Citizens Chase Down An iPhone Thief In The Streets Of New York City [Video]

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We’ve seen some pretty crazy stories of iPhone theft and sweet retribution. Remember when a cruse line employee stole a passenger’s iPhone and revealed his own identity by taking pictures that were uploaded to Photo Stream for the world to see? Or how about when an 8-year-old used Find My iPhone to locate over 300K worth of stolen goods?

There’s nothing quite like a good ol’ citizens arrest. In Manhattan, a would-be thief was run down and tackled by two New Yorkers before he could make off with a woman’s iPhone. 

Brian Hester and Chase Bunn were two normal dudes on a smoke break when they saw a scumbag blindside a woman outside her office on 100 Church Street. The perpetrator, Noah Udell, grabbed the iPhone out of 23-year-old Erika Silva’s hand while she was surfing the web, and the two were seen briefly wrestling for the phone before Udell overpowered Silva and started running.

That’s when Hester and Bunn became more than normal dudes; they became heroes.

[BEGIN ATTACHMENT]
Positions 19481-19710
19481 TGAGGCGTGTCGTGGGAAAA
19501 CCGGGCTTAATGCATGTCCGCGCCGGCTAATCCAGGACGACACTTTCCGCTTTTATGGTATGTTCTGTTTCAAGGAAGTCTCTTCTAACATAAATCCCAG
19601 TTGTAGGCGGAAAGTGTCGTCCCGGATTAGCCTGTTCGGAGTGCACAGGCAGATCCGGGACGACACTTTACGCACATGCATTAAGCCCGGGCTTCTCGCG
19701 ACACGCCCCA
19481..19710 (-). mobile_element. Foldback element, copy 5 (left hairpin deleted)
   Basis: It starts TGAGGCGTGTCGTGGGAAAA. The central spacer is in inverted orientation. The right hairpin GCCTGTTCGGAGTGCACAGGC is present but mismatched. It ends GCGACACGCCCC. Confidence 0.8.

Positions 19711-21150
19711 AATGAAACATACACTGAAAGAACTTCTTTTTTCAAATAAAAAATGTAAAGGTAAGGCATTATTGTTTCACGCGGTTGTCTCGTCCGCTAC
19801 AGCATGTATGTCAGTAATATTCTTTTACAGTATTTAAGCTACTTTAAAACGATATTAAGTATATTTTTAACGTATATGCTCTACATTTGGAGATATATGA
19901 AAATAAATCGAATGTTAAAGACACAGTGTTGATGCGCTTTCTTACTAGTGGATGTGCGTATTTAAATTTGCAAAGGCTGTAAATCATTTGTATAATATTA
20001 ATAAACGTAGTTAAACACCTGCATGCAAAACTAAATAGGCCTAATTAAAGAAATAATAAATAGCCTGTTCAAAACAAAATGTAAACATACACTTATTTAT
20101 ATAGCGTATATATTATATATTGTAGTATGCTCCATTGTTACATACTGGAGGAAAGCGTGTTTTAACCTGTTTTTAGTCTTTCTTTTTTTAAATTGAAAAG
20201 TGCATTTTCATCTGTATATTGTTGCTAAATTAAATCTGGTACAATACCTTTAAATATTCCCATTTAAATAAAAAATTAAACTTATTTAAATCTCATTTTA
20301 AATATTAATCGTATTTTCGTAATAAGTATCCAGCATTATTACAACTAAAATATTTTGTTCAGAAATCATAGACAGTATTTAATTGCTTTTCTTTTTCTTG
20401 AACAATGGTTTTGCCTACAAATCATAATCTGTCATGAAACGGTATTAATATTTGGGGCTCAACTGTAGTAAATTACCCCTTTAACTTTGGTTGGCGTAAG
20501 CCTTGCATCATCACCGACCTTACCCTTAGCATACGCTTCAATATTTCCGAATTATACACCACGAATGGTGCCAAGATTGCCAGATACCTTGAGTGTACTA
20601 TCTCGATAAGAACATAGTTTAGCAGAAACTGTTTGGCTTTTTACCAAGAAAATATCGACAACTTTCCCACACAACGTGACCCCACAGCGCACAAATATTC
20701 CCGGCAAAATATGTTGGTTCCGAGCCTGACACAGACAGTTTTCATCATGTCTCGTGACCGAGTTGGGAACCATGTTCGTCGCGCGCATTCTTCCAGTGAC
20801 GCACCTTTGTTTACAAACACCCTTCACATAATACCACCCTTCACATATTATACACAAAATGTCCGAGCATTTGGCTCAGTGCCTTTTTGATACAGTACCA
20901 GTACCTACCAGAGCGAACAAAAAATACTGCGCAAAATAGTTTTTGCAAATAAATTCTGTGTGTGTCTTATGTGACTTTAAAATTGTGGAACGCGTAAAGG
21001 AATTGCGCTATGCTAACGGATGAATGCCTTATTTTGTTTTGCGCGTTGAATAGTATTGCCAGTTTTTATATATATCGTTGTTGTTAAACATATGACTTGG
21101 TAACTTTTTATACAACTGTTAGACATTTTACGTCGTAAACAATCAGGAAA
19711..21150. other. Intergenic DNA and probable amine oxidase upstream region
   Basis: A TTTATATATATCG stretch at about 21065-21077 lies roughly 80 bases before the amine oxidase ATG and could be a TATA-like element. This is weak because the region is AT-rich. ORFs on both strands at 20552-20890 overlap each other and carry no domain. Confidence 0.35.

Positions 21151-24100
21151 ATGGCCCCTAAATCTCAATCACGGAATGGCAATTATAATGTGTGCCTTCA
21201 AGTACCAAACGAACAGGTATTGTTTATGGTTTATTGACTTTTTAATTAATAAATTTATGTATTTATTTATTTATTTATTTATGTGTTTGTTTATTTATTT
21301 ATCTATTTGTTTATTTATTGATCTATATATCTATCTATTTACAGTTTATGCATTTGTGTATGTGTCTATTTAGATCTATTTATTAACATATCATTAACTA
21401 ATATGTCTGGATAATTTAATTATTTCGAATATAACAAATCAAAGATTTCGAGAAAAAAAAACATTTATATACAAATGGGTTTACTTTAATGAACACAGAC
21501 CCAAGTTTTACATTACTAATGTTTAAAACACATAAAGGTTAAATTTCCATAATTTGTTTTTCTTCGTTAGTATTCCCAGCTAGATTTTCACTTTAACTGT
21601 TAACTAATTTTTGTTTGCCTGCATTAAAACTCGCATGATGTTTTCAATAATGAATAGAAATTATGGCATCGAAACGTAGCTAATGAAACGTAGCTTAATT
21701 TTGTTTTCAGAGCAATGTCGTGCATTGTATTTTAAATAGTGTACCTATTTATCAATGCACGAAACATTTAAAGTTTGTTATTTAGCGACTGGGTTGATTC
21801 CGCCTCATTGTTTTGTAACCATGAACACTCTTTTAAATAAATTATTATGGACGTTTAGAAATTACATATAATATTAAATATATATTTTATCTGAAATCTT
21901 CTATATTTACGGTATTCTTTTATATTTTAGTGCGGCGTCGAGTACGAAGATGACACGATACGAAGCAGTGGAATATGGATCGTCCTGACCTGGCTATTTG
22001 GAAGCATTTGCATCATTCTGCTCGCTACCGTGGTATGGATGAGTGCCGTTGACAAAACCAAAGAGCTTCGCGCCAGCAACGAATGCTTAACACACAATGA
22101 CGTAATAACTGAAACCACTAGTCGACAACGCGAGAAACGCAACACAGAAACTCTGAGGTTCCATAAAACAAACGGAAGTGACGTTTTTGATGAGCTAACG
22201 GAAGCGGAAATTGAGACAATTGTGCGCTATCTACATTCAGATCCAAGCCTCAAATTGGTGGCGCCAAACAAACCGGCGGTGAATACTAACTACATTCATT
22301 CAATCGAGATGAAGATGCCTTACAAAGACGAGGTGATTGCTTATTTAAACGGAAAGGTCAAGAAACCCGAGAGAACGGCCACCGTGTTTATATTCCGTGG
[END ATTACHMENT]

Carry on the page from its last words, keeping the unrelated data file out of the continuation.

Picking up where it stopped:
The New York Post reports:

Bunn was the first to grab Udell, 26, but hurt his knee in the attempted citizen’s arrest. Hester then knocked the suspect to the ground but got slightly dazed himself in the fall.

That’s when a crowd of other outraged bystanders started to gather, and one man stomped his foot onto Udell’s throat.

Hester said he actually had to hold off angry onlookers. In the process, Udell jumped up and once again bolted.

Hester chased him a second time, catching him on Barclay Street near West Broadway.

“I was like, ‘I don’t have all day to be chasing you,’ ” Hester said he told Udell.

The two men caught and detained Udell until the cops arrived, and the scene was captured by bystander on the street (video is flash):

The Wall Street Journal recently profiled smartphone theft in New York City, noting that 40% of all devices stolen are made by Apple (dubbed “iCrime”). Soon all U.S. carriers will have blacklists that will block a smartphone or 3G tablet from getting service when it is reported as stolen.

Source: The New York Post